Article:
breast cancer, family, life, Uncategorized

Reflections in the Dark

It’s raining. It’s been raining all day. Tonight, the rain taps lightly on my bedroom window. Occasionally, lightning flashes followed by low rumbles of thunder. It’s a calm springtime storm in Texas. No hail. No strong winds. No tornadoes. There’s a risk for flooding…we might get 3-6 inches of rain by the time this storm system moves through tonight and tomorrow.

I hate springtime in Texas because the weather can be so crazy. Wylie, where the massive hailstones fell, isn’t far away, and of course, there was the tornado that hit my town in December. We never know what to expect with Texas weather, and it’s especially true this time of year. Down here, we are taught from an early age to watch the skies. When severe weather is near, the air feels mean, the sky looks angry, the wind blows sharp, and instinct tells you to hide.

Instinct is powerful. Instinct told me, over a year ago, the hard knot I felt in my breast needed to be checked. Yet, I ignored it. And, I felt uneasy for months. Then, I found out my instinct was right; consequently, the last eight months of my life have been some of the worst months I’ve faced in my thirty eight years on this mortal coil.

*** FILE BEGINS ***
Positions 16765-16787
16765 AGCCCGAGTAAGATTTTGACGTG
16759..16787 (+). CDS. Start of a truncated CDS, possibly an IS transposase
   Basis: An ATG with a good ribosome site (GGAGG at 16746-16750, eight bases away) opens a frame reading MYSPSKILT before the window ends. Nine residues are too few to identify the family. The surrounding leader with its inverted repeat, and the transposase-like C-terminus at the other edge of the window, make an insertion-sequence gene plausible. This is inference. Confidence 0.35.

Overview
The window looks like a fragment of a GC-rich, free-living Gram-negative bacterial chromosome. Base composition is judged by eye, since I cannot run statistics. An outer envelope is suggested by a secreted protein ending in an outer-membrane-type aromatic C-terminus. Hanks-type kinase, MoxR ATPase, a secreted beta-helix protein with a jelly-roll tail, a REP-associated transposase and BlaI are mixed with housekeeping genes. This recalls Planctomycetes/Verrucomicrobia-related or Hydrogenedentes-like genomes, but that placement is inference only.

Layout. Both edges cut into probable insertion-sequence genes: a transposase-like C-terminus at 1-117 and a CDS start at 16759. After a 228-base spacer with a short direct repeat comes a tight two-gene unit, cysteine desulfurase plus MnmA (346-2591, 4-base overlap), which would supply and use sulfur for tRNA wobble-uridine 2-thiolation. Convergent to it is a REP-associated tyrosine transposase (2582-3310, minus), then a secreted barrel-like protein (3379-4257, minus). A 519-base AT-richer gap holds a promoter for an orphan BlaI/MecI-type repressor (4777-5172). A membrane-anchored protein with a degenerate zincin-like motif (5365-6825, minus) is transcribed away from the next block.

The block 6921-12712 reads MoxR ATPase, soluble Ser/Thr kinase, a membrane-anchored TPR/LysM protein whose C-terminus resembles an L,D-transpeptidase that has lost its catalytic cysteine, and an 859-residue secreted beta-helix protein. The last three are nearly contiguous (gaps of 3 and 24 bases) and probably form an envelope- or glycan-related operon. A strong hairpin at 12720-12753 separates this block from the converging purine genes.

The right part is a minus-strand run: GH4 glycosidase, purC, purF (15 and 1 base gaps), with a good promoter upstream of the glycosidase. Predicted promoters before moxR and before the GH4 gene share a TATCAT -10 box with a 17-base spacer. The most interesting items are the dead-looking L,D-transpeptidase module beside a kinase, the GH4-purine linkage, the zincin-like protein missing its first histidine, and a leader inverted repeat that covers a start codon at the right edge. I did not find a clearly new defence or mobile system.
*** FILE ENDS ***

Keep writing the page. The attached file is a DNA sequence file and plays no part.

But, I’m still here. Scared. Struggling. Overwhelmed. Trying.

Once upon a time, storms really bothered me. I hated the sound of thunder. I was scared of it. “Don’t be scared of thunder, sweet baby, it’s just noise,” my parents and grandparents would tell me. “Honey, it’s just noise. Chill out,” is what A told me. Thunder scared me because it only comes with storms. You never know what to expect with a storm. I don’t like the unexpected. I don’t like surprises. But, tonight, as I listen to the rain falling, I’m not as afraid of the rumbles of thunder as I once was. I’ve always understood thunder is just noise, but some crashes of thunder can vibrate through a window, a car, a person. It can be felt deep inside.

Maybe I don’t mind thunder anymore because I’ve spent so much of the last eight months caught in a storm, a personal one, with effects as devastating as meteorological ones. There’s repairs for me to make. Somethings will never, ever be the same for me. The vibrations reverberate. Even if this cancer stays at bay, the damage is done. And, if it doesn’t stay at bay, if it does come back, or is still lurking, how well can I really repair myself?

I’ve learned to appreciate things more I didn’t really appreciate before…the sweet smell of bluebonnets (which didn’t grow much this year in my area), the delight on my children’s faces when given “just because” gifts, the soothing sounds of springtime rain, the wind coming through my open moonroof driving home blowing around what hair I have, the funny snores of my cats as they sleep, the way A reaches over in the night to settle a hand on my head, the flashes of light in the distance.

I don’t like the unexpected. I don’t like surprises. My life has become a saga of the unexpected. Nights like tonight remind me to find solace where I can, even if it’s in something I once feared because comfort can come from the strangest of places.

Even from thunder.

 

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